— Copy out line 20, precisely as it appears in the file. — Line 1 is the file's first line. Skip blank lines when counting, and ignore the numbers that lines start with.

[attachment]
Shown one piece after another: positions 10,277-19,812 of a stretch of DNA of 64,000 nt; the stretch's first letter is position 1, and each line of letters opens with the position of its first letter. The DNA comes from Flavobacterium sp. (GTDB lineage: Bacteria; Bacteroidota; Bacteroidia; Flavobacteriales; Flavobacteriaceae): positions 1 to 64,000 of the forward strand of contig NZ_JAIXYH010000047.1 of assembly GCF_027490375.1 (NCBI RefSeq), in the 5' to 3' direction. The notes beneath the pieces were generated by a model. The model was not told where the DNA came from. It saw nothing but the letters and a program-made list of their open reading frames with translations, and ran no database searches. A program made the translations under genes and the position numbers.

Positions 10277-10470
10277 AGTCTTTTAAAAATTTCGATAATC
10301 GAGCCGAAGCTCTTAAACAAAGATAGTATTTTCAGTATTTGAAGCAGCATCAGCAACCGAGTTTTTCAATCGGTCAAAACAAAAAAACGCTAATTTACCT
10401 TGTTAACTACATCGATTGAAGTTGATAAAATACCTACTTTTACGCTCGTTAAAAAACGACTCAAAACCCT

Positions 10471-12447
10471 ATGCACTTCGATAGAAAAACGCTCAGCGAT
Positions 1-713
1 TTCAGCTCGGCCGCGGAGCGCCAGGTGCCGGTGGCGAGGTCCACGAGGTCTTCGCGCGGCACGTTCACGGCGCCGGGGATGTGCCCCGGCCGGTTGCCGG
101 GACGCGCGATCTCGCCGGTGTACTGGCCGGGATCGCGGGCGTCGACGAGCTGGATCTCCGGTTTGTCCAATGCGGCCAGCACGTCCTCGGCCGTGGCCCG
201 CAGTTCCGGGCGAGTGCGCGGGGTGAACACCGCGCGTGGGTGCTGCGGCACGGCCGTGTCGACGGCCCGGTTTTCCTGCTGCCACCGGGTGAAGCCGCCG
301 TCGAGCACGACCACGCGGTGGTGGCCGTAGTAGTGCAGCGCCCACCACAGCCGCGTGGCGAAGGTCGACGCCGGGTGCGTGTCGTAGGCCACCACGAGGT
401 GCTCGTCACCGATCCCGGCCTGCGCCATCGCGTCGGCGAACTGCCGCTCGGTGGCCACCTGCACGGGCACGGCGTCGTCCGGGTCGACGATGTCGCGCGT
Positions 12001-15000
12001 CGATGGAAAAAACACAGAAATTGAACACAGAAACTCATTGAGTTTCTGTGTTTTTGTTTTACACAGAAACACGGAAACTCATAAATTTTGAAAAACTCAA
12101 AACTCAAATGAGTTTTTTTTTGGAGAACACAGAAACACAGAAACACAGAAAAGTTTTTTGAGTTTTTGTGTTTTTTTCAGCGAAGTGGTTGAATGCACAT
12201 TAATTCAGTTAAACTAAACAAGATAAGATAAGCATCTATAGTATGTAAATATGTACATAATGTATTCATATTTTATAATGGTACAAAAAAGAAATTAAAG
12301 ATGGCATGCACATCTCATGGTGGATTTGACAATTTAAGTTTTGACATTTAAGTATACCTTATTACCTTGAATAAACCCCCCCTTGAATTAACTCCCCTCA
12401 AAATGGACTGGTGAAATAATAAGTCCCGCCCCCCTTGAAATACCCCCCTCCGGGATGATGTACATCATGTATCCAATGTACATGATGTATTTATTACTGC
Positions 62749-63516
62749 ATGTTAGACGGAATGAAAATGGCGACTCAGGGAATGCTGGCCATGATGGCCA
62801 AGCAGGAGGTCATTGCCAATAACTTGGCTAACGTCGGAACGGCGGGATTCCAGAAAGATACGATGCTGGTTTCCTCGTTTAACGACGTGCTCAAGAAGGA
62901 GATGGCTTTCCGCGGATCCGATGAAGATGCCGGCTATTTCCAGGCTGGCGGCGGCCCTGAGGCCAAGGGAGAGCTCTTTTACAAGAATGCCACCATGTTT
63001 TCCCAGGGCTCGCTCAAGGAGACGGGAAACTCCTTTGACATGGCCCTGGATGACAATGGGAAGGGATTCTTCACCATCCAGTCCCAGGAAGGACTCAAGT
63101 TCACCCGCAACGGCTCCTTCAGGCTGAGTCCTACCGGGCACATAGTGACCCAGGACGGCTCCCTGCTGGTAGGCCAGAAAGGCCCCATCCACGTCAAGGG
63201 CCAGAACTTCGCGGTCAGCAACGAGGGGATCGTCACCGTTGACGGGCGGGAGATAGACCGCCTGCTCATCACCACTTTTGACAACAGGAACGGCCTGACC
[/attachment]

Positions 62749-63516